There’s a saying in business that if you’re not moving forward, you’re falling behind.
That is certainly the case when it comes to technology, which plays a critical role in every aspect of our lives. Advancements in technology are moving forward more rapidly than ever, so much so that the pace with which technology advances is seen as an indicator of success.
It helps define our role in the global economy, the value of businesses and industries and the products they produce. The same holds true for vehicles and pieces of equipment, which are following the pace of technological advancements, particularly when it comes to low- or zero-emission vehicles.
As more and more companies and municipalities develop their decarbonization plans and pledge to reduce their impacts on climate change, the demand for low- or zero-emission vehicles, equipment, fuels and technologies is increasing as well.
With the $79 million slated for Wisconsin from the bipartisan Infrastructure Investment and Jobs Act to support EV charging across the state, even more public and private organizations are expected to adopt policies to support sustainable transportation options.
For many, it can be an overwhelming task and it can be difficult to know where to begin. Knowing whether an alternative fuel or electric vehicle is best, how the vehicles perform, whether or not they fit into the budget plans and what fueling and charging infrastructure is available is key to making the right decision.
We at Wisconsin Clean Cities work to help break down those barriers to understanding and access through our work every single day. As one of the U.S. Department of Energy’s more than 75 Clean Cities coalitions, we work to support the nation’s energy and economic security by building partnerships to advance affordable domestic transportation fuels, energy-efficient mobility systems and other fuel-saving technologies and practices.
We know the needs of every fleet are unique. What works for one city or business may not work for another. That’s why it’s important to have options, access to experts in the field and opportunities to hear from professional peers who have already achieved success with sustainable transportation.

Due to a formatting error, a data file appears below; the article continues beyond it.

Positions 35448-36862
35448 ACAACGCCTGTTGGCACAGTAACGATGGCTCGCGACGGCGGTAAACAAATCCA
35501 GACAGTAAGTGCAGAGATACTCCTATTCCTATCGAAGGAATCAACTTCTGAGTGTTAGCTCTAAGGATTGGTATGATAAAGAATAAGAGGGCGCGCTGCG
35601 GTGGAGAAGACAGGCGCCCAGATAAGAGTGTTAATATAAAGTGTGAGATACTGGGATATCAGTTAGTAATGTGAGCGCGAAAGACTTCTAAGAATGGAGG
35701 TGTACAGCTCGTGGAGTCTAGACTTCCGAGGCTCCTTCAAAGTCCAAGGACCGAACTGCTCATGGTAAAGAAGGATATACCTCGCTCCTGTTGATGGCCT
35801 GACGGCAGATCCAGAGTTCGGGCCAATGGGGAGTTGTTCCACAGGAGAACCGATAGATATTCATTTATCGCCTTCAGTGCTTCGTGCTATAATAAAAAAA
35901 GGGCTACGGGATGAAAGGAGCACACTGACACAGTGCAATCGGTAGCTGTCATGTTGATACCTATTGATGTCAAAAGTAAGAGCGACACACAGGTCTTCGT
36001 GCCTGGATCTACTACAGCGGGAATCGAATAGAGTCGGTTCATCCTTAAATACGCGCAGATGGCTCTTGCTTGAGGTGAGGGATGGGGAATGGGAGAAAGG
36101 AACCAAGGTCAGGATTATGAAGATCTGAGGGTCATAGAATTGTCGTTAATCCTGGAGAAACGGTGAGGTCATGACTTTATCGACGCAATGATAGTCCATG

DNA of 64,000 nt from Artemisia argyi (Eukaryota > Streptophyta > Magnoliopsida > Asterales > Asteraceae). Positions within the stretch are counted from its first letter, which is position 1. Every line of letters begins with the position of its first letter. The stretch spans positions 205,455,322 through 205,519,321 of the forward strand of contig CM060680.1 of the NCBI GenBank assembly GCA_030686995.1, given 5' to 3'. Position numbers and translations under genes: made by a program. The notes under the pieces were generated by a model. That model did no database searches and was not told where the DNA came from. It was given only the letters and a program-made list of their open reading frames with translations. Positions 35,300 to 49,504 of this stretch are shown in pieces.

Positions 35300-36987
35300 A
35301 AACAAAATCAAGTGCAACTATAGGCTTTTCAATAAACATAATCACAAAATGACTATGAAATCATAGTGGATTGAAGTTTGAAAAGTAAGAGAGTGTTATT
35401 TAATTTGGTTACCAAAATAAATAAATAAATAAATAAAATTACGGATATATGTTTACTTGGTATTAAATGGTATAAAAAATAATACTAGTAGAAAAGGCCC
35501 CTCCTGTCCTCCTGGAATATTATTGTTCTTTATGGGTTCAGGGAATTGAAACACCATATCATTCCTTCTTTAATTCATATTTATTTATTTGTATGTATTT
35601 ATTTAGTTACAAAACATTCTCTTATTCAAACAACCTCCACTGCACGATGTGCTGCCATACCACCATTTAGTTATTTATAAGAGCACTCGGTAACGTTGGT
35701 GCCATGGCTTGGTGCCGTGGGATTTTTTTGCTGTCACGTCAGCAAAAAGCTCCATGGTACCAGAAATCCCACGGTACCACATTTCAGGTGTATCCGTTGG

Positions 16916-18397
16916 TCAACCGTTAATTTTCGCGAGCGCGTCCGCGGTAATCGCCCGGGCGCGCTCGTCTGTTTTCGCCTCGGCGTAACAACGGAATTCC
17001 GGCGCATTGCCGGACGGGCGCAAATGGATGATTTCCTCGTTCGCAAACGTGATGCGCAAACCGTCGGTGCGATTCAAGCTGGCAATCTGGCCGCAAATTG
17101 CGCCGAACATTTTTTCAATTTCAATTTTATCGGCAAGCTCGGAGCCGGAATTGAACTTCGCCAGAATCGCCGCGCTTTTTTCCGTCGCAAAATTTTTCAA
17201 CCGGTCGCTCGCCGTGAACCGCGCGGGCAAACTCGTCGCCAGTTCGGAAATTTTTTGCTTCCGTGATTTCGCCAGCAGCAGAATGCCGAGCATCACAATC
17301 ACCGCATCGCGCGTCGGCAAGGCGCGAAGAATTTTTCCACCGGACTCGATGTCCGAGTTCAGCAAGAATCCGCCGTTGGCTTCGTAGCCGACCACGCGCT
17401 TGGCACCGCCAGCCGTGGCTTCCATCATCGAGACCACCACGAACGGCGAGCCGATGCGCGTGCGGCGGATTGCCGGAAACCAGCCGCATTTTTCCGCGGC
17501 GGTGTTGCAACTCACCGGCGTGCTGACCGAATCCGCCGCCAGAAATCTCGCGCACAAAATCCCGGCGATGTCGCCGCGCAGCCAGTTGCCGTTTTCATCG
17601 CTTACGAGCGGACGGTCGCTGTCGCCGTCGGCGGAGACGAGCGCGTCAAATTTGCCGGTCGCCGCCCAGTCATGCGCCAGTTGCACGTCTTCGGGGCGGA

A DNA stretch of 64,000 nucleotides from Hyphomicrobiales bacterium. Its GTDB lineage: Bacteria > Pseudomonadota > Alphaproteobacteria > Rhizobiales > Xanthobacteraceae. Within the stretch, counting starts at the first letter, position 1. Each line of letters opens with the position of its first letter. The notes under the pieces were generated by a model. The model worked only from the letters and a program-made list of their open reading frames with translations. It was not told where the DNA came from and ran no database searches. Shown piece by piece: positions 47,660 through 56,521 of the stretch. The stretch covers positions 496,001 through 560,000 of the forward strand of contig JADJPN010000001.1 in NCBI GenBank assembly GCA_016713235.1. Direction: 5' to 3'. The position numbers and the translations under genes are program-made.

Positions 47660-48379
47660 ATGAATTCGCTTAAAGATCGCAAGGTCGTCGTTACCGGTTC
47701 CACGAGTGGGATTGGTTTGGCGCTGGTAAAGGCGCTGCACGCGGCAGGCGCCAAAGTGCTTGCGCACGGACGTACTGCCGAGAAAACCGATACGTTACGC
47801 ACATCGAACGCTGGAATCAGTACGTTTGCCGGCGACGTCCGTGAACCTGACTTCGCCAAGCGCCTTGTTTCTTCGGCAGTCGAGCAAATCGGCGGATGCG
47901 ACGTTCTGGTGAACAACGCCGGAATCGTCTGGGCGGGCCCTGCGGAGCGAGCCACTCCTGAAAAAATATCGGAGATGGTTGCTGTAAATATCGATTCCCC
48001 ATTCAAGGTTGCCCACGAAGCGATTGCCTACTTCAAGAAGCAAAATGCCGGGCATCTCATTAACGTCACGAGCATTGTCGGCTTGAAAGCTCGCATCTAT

Wisconsin Clean Cities is bringing these resources together on April 28 at the Alliant Energy Center in Madison for the Transportation & Innovation Expo with our co-hosts Alliant Energy, the City of Madison and Madison Gas & Electric.
The event will feature breakout sessions and general sessions with industry experts sharing information on how sustainable transportation choices can reduce emissions and improve your bottom line as well as access to a variety of sustainable vehicles and pieces of equipment in the 70,000-square-foot exhibit hall.
Industry representatives will be on hand in the expo hall to meet one-on-one with attendees to answer questions as well. Attendees will also have the chance to get behind the wheel of an electric vehicle during the ride and drive.
The event is free for fleet managers, but registration is required. More information, including registration, is available online at www.wicleancities.org.
The time to decide whether to drive your organization forward with sustainable transportation technologies and innovations or fall behind is now. Do your part to help drive Wisconsin forward by being part of the solution.
This column originally appeared in The LaCrosse Tribune & other Lee Enterprises newspapers across Wisconsin. Lorrie Lisek is executive director of Wisconsin Clean Cities and president of Legacy Environmental Services. The opinions are the writer’s.